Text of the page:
We’re not suggesting that you toss those more “feel-good” ambitions out the window. Your holistic wellbeing is paramount to success in the work place. We’re simply suggesting that you take a little time to work smaller deliverables into your daily routine.
A great example is to exercise that writing muscle. Effective written communication is a crucial skill to master in the workplace. But how do you improve on something you’ve been doing since grade school? Well, there’s writing emails and then there’s dedicated writing time.
According to Neil Patel, you should be setting aside at least 30 minutes every day to journal your thoughts. This is a fantastic way to develop a more disciplined, precise writing style.
Real talk: Finding more tangible ways improve your routine will help make 2017 your year to shine. The more quotidian aspects of personal growth can be pretty challenging too. Just don’t give up too soon. You know what the best way to eat an elephant is after all.
How do I encourage my employees to adopt lifelong learning?
Lifelong learning requires a change in mindset and goes hand in hand with accountability.
I am a firm believer in lifelong learning, but how do I get my employees to embrace this value?
It is important that you are clear about what lifelong learning means to you. You may have a different idea to those outlined by the South African government, which focuses on a framework of school-like learning activities that lead to qualifications that one can work towards throughout one’s life.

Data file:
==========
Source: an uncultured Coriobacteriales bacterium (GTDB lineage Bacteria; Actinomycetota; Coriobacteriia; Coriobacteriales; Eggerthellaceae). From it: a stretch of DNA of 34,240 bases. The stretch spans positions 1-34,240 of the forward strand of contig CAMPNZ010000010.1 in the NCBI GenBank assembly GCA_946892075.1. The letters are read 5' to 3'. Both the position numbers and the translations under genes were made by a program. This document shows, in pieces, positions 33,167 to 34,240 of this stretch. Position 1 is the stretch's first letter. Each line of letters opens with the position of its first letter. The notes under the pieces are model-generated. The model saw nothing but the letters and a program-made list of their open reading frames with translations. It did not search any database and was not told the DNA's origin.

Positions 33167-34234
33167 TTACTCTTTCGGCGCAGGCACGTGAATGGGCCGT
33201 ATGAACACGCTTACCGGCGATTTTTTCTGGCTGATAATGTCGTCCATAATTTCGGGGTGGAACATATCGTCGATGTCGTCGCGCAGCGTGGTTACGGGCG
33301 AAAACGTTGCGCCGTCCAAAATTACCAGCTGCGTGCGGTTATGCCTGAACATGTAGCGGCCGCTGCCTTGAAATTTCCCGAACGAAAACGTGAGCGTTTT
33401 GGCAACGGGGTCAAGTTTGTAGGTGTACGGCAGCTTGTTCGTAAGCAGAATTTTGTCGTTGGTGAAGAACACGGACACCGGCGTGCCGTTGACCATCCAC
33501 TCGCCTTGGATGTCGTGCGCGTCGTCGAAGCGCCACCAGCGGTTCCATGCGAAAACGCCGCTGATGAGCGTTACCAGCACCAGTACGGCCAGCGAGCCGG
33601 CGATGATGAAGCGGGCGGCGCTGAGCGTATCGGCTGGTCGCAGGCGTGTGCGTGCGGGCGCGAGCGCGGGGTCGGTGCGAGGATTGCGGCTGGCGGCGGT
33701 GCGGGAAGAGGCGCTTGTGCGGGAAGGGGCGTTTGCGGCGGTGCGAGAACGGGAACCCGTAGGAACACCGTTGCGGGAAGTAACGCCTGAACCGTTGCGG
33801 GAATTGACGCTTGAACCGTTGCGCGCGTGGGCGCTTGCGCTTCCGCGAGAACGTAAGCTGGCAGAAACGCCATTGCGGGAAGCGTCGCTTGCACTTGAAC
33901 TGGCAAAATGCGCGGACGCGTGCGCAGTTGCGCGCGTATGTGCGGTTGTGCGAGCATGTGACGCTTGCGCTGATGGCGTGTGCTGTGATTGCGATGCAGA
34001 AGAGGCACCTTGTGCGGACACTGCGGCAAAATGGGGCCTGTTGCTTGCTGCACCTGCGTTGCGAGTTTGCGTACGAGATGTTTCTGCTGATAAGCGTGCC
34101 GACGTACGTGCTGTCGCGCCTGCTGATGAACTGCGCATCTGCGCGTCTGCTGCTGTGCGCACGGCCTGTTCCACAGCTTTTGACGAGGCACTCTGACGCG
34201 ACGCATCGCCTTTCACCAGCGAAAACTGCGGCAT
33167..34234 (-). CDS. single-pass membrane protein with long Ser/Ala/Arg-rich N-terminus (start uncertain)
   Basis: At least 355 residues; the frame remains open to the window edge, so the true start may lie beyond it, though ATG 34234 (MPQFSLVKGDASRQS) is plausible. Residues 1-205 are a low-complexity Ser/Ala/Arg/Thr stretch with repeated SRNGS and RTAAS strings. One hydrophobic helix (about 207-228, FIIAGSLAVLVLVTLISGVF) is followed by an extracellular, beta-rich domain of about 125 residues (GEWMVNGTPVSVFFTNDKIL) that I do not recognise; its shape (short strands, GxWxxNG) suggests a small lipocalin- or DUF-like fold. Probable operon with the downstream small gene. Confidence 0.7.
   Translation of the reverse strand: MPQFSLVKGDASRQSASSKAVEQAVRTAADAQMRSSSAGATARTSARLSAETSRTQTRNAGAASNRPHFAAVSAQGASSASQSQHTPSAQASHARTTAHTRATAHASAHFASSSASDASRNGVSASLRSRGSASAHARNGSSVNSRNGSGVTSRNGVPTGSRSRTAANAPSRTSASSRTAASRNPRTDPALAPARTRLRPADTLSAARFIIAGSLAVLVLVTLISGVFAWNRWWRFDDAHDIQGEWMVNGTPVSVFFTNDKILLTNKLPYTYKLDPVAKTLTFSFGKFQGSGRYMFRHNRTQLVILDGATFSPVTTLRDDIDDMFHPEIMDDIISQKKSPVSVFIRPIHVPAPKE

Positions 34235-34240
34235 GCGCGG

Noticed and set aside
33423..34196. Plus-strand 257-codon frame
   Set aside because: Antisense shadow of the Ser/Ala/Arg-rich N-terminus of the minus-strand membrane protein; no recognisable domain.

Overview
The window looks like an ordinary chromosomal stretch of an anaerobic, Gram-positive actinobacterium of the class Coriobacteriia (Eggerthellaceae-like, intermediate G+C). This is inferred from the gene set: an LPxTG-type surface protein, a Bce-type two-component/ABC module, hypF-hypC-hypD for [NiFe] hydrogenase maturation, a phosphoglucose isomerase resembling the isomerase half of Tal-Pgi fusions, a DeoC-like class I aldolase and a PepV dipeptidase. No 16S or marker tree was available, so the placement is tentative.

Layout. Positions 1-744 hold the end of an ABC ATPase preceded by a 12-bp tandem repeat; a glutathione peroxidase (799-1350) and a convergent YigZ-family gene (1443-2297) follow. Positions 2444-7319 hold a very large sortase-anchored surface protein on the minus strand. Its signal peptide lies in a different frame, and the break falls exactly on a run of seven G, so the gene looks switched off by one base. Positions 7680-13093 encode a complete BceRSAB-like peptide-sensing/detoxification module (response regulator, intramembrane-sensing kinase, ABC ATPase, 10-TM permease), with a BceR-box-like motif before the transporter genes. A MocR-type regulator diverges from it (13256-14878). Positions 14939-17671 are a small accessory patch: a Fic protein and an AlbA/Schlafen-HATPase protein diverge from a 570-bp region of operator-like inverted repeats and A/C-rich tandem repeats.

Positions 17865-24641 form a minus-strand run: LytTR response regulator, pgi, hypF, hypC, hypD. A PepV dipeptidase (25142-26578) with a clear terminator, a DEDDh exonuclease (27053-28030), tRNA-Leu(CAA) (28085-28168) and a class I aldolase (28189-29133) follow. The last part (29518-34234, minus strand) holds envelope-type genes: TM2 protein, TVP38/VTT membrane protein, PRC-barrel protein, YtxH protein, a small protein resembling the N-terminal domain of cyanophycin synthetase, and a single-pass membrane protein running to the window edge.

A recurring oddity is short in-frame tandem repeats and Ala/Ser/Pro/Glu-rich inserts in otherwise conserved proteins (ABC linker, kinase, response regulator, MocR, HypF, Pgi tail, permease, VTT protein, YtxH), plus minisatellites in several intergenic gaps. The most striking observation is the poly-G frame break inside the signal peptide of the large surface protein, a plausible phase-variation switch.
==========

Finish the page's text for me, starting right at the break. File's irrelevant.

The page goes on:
I’d like to suggest that lifelong learning is more than that. It is a mindset and a habit for people to acquire. What I am talking about can be referred to as ‘self-directed learning’.
“In its broadest meaning, ’self-directed learning’ describes a process by which individuals take the initiative, with or without the assistance of others, in diagnosing their learning needs, formulating learning goals, identify human and material resources for learning, choosing and implement appropriate learning strategies, and evaluating learning outcomes”, (Knowles, 1975).
You’ll see from the date of this quote that this is not a new idea, yet it is relevant more than ever in our workforce.
Accountability is the first step
As we move away from a political motivated, post-apartheid sense of entitlement, both government and private enterprise alike are stressing the importance of accountability in the value systems of their staff.
Self-directed learning is another by-product of this much talked about value. So, before you begin to try to instil an understanding of and love for learning, you need to instil the idea that your staff members are accountable for their own futures, for their successes and failures and those of the business they work in.